Plan would reduce property tax debts, could help thousands of Detroiters save homes
Detroit and Wayne County officials say a new program could help keep thousands of the lowest-income homeowners in their homes and out of tax foreclosure.
The plan, called Pay As You Stay (PAYS), calls for cutting the amount of money people owe on delinquent property taxes. It would reduce the balance to only those back taxes, or 10% of a home’s taxable value—whichever is less.
Interest and fees would be waived. Homeowners would then have three years to pay off the arrearage at zero-percent interest.
Mayor Mike Duggan says around 30,000 Detroiters are chronically struggling to pay delinquent taxes, and face the prospect of possible foreclosure.
But Duggan says many struggle to pay not because of what they actually owe.
“It’s all of the penalties and fines and interest that piled up on top of it,” said Duggan, who estimates PAYS would reduce the burden on the average delinquent household by 60-80%. “So we’re saying if you fall in this income level and you will stick with this program, all of that will be waived.”
Only households that meet the criteria for a low-income property tax exemption would be eligible. In Detroit, that’s a little over $19,000 a year for an individual, and around $28,000 for a family of four. Detroit’s median household income is around $31,000 a year.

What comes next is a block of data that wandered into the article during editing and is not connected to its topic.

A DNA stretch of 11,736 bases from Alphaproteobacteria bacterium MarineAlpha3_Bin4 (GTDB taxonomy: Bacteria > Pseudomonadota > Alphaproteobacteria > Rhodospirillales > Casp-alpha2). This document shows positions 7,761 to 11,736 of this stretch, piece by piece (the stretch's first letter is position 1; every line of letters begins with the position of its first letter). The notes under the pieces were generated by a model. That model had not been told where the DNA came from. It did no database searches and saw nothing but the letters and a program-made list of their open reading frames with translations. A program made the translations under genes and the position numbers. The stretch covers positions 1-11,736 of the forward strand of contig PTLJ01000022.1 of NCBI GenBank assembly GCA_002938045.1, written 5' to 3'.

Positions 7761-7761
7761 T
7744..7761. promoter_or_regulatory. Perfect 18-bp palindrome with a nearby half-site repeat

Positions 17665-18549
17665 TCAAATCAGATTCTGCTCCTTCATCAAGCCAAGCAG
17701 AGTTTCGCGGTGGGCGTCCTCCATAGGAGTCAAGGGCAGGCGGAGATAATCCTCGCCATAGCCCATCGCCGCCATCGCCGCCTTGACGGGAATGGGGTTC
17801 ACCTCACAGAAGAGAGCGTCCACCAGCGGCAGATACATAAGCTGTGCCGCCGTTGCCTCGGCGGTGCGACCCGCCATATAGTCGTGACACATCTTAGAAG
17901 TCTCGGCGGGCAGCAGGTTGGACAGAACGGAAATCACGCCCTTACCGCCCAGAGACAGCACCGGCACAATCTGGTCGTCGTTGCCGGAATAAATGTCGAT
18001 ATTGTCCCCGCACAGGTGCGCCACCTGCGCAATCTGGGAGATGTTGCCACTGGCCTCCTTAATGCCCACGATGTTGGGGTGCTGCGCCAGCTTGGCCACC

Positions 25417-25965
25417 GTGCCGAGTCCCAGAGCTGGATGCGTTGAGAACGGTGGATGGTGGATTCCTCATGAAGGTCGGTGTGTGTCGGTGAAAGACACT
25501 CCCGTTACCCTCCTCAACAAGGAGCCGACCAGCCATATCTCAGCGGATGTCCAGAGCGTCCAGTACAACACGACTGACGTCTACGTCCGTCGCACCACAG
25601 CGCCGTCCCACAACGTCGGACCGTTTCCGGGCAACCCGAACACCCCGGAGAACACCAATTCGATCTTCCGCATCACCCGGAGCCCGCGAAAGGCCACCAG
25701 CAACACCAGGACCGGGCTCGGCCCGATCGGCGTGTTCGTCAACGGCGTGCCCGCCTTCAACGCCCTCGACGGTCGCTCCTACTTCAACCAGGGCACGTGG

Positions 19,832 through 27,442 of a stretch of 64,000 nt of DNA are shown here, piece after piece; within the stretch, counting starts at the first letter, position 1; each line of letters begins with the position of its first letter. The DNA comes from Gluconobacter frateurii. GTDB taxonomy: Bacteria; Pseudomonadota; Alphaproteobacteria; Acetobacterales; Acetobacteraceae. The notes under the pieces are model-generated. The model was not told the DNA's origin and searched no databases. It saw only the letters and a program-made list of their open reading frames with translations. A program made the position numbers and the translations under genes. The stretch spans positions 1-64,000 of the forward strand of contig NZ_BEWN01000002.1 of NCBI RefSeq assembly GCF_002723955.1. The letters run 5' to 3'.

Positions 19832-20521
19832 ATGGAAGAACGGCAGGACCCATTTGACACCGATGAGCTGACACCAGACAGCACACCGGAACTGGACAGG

Around 24,000 Wayne County households are on payment plans for back taxes, the vast majority of them in Detroit. County Executive Warren Evans says the plan strikes the right balance.
“This program is a substantial step toward reducing foreclosures. It creates kind of a critical balance between tax collections and foreclosures,” Evans said.
Linda Smith, who heads the Detroit non-profit U-Snap-Bac, says she regularly sees clients who owe thousands in back taxes, including some who inherited the burden from prior owners. She says the program could be a godsend for them.
“We all know it’s very hard to pay your bills when you’re trying to play catch-up, especially when you’ve gotten behind,” Smith said.
But Smith and other advocates caution that it will take some time and work to get the program functioning and available to the people it’s intended to help.
First, it needs Lansing’s approval. State Rep. Wendell Byrd (D-Detroit) is sponsoring a bill that would get the program started. Although it would apply statewide, some officials worried out loud Wednesday that state legislators will shy away from the plan as too Detroit-specific.
Second, even if the program is approved, participants would need to apply for and be granted a property tax exemption (PTE) to be eligible. Although more Detroiters are getting the exemption now than in years’ past – when few knew it was available and many eligible people lost homes to tax foreclosure — it’s still far from the majority of homeowners who qualify.
Researchers say an estimated 35-40,000 Detroit households could qualify for the PTE. In 2018, 5722 received full exemptions; through Sept. 30 of this year, 4,829 received them. Detroit property owners face a December deadline for a final chance to qualify for the 2019 exemption.